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What to do if a fistula appears

Fistulas are a common complication of Crohn’s disease. These are atypical tunnels that form on the walls of the intestine or other organs. People with Crohn’s disease can see fistulas in different parts of the intestine, involving another organ like the bladder, or down to the surface of the skin.

People with fistulas can experience unwanted side effects, such as:

– Diarrhea
– Pains
– light pain

An anal fistula is the most common type of fistula. Symptoms include a tender swelling or bump around the anus that may leak, and pain that gets worse with movement. Read this article to learn more about the different types of fistula, including symptoms, causes, and treatment options.

types of fistulas

Fistulas are very common in people with Crohn’s disease, affecting 1 in 3 people with the condition. A fistula is a narrow passage that occurs when sores or ulcers form from inflammation. These passages can connect one organ to another or to the outer surface of the body.

Different types of fistulas can occur in different places in the body. Here are a few :

– Anal (perianal): This fistula connects the anal canal or rectum to the surface of the skin near the anus.

– Vaginal: There are different types of vaginal fistulas that can atypically connect the vagina to the bladder, rectum, colon or small intestine.

– Colovesical (intestine to bladder): An infrequent pathway between the colon and bladder that can allow fecal matter to appear in the urine.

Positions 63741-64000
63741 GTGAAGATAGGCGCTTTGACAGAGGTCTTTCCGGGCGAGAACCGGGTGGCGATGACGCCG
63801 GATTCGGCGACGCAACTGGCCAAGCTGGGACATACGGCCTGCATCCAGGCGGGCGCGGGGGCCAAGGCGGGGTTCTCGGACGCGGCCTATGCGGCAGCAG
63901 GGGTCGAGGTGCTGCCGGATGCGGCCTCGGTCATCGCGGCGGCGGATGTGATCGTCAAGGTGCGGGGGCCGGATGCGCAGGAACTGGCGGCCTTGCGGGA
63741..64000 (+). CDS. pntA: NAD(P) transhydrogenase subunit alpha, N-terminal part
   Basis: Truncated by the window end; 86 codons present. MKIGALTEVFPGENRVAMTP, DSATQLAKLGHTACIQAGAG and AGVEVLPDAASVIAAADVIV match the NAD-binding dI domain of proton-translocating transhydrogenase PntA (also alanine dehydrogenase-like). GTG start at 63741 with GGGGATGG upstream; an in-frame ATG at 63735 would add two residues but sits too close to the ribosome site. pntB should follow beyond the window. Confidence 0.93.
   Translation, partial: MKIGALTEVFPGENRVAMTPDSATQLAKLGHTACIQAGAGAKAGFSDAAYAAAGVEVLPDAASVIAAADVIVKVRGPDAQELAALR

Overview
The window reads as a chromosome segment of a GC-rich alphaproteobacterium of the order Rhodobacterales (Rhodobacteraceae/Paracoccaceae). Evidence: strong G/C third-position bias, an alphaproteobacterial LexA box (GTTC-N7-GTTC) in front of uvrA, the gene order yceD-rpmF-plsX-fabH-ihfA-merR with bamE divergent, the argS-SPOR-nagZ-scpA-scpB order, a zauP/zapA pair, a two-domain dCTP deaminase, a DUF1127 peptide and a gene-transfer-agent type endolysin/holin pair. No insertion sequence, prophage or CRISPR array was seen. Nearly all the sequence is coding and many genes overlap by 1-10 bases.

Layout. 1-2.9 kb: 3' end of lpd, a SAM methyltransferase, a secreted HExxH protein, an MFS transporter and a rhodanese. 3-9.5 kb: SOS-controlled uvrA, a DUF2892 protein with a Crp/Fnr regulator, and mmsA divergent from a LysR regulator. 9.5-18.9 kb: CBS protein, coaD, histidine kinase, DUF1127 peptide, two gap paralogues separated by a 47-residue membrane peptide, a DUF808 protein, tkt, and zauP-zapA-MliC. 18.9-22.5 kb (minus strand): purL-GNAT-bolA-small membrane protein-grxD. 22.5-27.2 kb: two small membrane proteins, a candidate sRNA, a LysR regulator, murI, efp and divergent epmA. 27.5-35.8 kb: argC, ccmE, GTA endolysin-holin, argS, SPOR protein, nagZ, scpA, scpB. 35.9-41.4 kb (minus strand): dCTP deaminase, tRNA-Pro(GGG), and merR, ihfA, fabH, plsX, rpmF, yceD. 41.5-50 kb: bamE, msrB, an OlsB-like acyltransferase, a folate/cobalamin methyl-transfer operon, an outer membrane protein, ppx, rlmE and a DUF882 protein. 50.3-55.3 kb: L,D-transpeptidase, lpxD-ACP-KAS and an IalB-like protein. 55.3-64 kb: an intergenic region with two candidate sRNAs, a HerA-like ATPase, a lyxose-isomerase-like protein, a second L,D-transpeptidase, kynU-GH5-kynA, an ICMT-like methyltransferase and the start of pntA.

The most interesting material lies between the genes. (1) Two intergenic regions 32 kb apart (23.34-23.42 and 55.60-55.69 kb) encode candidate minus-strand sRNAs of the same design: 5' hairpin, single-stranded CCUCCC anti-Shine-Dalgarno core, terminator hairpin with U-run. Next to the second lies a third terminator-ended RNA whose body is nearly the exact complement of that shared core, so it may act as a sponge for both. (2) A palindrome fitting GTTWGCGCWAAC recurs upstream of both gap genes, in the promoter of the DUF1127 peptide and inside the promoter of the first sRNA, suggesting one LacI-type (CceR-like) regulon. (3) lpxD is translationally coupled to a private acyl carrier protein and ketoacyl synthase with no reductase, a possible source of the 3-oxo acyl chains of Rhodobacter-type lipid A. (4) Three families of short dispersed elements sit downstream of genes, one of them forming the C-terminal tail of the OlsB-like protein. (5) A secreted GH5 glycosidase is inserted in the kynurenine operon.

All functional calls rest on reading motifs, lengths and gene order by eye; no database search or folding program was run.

– Gastrointestinal (gut to gut): This fistula connects the gut to an adjacent organ or surface.

– Enterocutaneous (intestine to skin): An atypical fistula between the intestinal tract or stomach and the skin.

Diagnose types of fistula

Diagnosis of fistula varies by type. A doctor needs to collect information such as

– the place where the fistula opens
– course of the fistula
– the number of existing tunnels
– if the fistula crosses the sphincter
– if there is an infection

anal fistula

An anal fistula is a small tunnel that develops between the end of the intestine and the skin near the anus.

Symptoms of an anal fistula are:

– Irritation of the skin around the anus
– a stabbing pain that may get worse with movement, a bowel movement or coughing
– a smelly discharge near the anus
– Discharge of pus or blood
– Swelling and redness around the anus
– Difficulty controlling bowel movements.

These symptoms are more likely to occur in people with Crohn’s disease. Other causes can be as follows:

– Diverticulitis
– Complications of operations near the anus
– Tuberculosis or HIV infection


To diagnose this type of fistula, a doctor will perform a physical exam of the skin around the anus, since fistulas often appear as small holes or red bumps. He may also press on the skin to see if there is any pus or feces coming out. Doctors can perform the diagnosis under general anesthesia so the area is completely relaxed. Sometimes doctors use a probe to determine the course of the fistula and determine if it passes through the sphincters. Several tests can also attempt to determine this, including

– a pelvic MRI
– an endoanal ultrasound
– Fistulography, which uses a dye in the anus to find signs of leakage.